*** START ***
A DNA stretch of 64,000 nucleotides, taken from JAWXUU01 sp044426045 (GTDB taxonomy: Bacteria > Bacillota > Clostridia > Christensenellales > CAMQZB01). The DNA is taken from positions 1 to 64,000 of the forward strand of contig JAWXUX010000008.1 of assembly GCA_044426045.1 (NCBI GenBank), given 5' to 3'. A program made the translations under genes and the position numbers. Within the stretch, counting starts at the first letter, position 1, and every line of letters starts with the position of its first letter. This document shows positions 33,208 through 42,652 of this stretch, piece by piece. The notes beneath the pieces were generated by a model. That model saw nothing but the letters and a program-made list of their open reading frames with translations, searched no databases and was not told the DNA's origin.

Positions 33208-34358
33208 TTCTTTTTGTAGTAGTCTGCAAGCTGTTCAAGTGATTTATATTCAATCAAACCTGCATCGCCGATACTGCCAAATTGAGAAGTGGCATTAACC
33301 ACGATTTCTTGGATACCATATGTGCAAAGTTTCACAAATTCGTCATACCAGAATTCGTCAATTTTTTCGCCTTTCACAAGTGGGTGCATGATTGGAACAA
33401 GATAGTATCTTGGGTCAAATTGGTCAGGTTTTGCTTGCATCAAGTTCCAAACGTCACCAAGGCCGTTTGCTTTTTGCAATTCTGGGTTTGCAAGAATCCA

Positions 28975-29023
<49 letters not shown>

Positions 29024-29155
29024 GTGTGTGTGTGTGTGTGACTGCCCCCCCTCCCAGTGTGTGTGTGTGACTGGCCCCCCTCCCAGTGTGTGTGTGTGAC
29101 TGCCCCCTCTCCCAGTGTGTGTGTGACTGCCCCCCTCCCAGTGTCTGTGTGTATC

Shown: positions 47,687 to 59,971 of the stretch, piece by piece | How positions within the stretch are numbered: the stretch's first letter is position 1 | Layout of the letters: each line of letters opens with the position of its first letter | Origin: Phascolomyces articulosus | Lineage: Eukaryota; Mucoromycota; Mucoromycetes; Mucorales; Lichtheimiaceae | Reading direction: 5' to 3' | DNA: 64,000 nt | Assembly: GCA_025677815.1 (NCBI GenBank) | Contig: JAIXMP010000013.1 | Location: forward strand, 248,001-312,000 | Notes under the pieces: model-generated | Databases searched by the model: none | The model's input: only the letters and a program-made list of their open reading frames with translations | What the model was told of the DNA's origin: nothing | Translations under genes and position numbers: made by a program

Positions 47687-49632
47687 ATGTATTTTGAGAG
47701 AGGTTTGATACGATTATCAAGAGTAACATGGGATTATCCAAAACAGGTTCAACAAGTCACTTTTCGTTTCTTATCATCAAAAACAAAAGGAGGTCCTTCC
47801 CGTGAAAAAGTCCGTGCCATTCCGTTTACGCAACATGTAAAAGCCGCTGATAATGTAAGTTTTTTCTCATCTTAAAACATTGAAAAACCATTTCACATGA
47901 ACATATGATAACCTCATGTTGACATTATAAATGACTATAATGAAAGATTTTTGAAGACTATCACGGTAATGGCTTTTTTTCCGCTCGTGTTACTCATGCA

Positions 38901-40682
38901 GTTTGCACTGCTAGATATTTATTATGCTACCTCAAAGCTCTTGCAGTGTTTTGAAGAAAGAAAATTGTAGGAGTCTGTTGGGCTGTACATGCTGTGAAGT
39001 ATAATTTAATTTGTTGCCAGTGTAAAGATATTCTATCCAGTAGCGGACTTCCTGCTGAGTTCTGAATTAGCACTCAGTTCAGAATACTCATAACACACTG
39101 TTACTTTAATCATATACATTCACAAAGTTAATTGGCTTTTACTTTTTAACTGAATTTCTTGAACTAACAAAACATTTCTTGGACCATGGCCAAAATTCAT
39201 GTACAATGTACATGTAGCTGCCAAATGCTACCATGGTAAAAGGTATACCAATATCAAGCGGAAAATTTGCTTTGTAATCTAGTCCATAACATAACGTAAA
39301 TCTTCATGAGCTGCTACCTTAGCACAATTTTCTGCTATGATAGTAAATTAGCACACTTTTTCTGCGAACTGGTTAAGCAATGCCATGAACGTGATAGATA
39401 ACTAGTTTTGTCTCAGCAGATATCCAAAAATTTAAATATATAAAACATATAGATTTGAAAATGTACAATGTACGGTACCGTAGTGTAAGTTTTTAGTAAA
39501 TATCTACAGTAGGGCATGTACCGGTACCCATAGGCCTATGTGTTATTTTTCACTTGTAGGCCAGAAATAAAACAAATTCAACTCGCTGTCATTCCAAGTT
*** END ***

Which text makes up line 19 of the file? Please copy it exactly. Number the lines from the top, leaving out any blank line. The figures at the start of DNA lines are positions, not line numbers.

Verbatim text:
39001 ATAATTTAATTTGTTGCCAGTGTAAAGATATTCTATCCAGTAGCGGACTTCCTGCTGAGTTCTGAATTAGCACTCAGTTCAGAATACTCATAACACACTG